It's been nearly 13 years since I moved to New Zealand from the opposite side of the world.
That's 13 years' worth of missing birthdays, Christmasses, Easter, graduations, births and deaths, of seeing the world I knew up close continue to happen from afar, without me.
In many ways, I feel like I've been training for this lockdown my whole adult life.
In the past week alone, I've had my mum dictate lockdown recipes to me via WhatsApp, had my parents entertain my toddler over Skype, my aunt updating me on my grandma's health via Facebook Messenger video call. I've sung happy birthday to at least two people within a week, using different apps.
I have had my morning coffee chatting on WhatsApp Video with my best friend in Portugal.
These are all normal activities in my life but they have been happening a lot more often lately, because we all want to check in on each other, because we're all finding ourselves with a bit of extra time in our hands, and because we've suddenly got to keep virtually in touch with people we used to be able to meet up with.
A few hours after the morning coffee with the family in Lisbon, I had an afternoon drink on Zoom with my friends who live in the same New Zealand town as me.
I've never been one to pick up the phone and call someone just because, but now I do. I've found it's not really "just because" either, and it never was. We don't need to meet up physically for me to show I care - and since I can't show I care over a coffee in a crowded cafe, I show it on Zoom.
Not showing we care, however, is never an option.
I'm not alone in this. New Zealanders, in general, are absolute pros at handling the heartache that comes from physical distance.
Back in the golden days when we were able to sit around big tables with groups of friends, the New Zealand-born friend was almost always outnumbered. And even if there was a New Zealand-born friend, the likelihood that his parents or grandparents had migrated here was always quite high.
Unlike many other countries, where entire generations stay put in the same city - sometimes the same village, the same house - for decades, and the one who moves abroad is the weird one, New Zealanders are used to the heartache that comes with having to be away from loved ones.
For some people, the feeling of emptiness and loss over missing a birthday celebration will be new - but most New Zealanders are very familiar with it.
Whether because we migrated here and left loved ones in other countries or because we have loved ones who set off on their own overseas adventures, we know this pain well.
Portuguese people have a name for this feeling - "saudade". It's a word unique to our language that has no direct translation into any other.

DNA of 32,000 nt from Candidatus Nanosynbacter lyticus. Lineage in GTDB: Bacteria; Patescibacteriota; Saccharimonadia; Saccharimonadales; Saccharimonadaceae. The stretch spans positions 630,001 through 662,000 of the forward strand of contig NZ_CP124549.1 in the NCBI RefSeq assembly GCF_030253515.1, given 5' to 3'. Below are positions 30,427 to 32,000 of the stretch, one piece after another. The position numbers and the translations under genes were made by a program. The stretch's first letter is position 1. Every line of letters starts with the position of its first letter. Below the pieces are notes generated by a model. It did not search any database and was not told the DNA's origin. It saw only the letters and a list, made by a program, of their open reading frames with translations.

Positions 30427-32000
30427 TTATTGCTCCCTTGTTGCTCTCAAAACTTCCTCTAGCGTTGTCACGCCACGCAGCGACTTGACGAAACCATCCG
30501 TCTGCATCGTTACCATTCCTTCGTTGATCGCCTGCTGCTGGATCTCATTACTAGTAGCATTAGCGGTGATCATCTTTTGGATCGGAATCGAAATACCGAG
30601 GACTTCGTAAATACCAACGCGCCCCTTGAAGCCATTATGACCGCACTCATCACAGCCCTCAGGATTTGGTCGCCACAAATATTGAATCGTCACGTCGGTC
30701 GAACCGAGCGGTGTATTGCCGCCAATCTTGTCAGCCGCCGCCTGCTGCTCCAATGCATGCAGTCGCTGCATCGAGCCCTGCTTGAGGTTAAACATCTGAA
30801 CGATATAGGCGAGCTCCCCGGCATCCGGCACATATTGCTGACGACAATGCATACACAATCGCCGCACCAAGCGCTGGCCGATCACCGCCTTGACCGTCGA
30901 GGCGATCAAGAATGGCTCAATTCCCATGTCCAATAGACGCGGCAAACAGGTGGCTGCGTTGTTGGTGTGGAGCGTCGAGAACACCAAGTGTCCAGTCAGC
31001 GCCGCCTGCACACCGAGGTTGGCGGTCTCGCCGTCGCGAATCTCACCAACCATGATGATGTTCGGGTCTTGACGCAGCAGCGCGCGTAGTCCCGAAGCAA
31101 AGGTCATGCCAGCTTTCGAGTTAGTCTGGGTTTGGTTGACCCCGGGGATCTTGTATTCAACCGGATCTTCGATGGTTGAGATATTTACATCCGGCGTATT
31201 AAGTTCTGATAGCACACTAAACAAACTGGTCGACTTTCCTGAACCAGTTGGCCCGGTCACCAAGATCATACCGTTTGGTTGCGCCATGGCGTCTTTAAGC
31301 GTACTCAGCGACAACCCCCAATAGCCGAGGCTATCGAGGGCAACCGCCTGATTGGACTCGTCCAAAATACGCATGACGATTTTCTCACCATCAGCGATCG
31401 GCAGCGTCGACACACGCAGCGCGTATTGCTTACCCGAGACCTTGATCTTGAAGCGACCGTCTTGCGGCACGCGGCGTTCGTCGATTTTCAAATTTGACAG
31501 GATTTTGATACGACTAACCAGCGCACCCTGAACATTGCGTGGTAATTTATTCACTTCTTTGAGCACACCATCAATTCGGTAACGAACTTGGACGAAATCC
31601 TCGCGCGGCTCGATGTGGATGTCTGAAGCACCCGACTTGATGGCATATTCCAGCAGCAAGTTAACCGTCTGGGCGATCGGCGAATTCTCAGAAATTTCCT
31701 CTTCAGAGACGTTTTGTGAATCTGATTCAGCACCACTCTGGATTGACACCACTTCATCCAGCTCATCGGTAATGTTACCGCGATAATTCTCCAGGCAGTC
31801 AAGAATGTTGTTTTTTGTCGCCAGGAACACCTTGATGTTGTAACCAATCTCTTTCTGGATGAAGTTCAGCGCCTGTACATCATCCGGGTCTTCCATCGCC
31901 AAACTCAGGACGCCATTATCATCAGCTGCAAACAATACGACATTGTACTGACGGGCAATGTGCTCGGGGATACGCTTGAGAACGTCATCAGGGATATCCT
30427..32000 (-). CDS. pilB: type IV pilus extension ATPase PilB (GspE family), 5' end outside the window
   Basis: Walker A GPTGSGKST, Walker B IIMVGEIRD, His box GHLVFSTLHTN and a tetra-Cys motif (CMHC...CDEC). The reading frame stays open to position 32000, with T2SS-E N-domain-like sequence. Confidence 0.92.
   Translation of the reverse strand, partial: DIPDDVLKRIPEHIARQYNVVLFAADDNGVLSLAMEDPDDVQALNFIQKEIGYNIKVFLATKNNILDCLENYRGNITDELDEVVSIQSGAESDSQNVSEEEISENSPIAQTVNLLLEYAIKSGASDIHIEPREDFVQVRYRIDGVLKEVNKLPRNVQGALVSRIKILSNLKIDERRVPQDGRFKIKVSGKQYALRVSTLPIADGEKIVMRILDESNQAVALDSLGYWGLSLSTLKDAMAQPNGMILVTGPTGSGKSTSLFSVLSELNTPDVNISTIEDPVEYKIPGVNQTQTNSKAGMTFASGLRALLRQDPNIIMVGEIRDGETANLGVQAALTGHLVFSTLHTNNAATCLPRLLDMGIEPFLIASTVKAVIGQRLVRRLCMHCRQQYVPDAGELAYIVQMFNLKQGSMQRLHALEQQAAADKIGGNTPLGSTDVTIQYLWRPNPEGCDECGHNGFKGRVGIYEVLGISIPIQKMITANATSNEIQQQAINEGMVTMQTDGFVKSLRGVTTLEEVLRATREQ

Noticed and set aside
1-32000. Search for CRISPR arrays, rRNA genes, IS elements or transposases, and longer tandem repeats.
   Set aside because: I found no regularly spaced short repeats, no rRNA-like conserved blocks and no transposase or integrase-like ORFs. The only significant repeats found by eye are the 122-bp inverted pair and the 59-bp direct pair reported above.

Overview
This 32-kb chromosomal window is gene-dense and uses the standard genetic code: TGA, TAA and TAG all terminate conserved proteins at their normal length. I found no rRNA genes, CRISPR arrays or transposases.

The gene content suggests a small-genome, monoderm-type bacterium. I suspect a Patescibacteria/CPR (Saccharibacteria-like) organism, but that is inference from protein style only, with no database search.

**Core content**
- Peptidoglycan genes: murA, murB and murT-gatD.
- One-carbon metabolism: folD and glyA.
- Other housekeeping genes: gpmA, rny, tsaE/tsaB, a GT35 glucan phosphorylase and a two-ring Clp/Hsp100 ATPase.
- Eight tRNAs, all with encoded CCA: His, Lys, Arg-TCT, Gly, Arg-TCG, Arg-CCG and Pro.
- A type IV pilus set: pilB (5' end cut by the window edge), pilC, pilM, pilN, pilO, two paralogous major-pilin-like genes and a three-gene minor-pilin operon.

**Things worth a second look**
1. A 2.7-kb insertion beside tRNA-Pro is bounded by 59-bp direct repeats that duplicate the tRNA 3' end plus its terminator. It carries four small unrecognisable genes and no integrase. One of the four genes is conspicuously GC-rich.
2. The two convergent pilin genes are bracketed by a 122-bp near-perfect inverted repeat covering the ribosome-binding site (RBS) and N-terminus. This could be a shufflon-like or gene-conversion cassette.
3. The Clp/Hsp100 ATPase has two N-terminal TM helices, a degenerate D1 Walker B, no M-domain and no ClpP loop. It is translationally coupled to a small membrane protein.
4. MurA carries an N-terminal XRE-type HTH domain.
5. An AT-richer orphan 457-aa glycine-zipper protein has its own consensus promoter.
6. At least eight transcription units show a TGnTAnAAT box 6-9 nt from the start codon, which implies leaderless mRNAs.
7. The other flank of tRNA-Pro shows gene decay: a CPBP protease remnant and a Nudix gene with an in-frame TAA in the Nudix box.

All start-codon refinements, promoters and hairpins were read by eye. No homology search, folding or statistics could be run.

"Saudade" is this feeling you've no doubt been feeling these days. This longing for what's missing, the heavy weight of its absence, the wishful thinking about times to come, when we will get to feel whole again. It's grief and desire, longing, nostalgia and melancholy all in one.
But while the word for it is unique to Portuguese language, the feeling has never been more universal.
We've all had the "hey, it's already your birthday here" conversation. We start the year with the same old joke about how we're already in the new year and they're not. We use our fingers to count the hours until they're awake, we have to remember to pop greeting cards in the post days in advance to make sure they reach their destination on time. We set our alarms to the middle of the night so we can call loved ones in the middle of their day.
Migrants (or, if you want to be fancy, expats) know the painful feeling of social isolation - and their families, even if they stay behind - are well familiar with it too.
And while we know that there's nothing on this virus-infected planet that can ever replace the hug of a loved one, we also know that we can show love and care, even if we have to do it via a screen.
Of course it's not the same. There's no social app that will ever replace the feeling of a hug. But the feelings we're used to feeling are helping all of this feel a little less foreign.
But hey, these are weird times so I'm going to make them weirder by sounding extra positive: there are some upsides to this whole thing too. I, for one, have never seen so much of some friends, now that they're only a click away - and somehow, whether it's the whole camera-on-the-face thing or the circumstances we're living in, the truth is that we've had some deep meaningful conversations that wouldn't happen in the noisy pub. Because we're all so openly anxious about the times we're living in, our chats have moved beyond the "how are you? Yeah, mate, all good, you?" level and onto bigger, greater things.
There's also something that feels a bit special, almost intimate, about seeing everyone in the comfort of their own home, looking their most relaxed. As much as I have been enjoying #formalfridays, I can also see the bright side of a Zoom call that includes my friends' pets, their homes when they haven't been tidied for people to come over (come on, you know you do it too), or seeing them in the t-shirt they've been wearing all day.
There's a comfort that comes from infiltrating their homely scenes, rather than putting on a jacket and heading to the pub.
It doesn't replace the hug but, right now, not hugging people means keeping them safe - and that's what love is all about.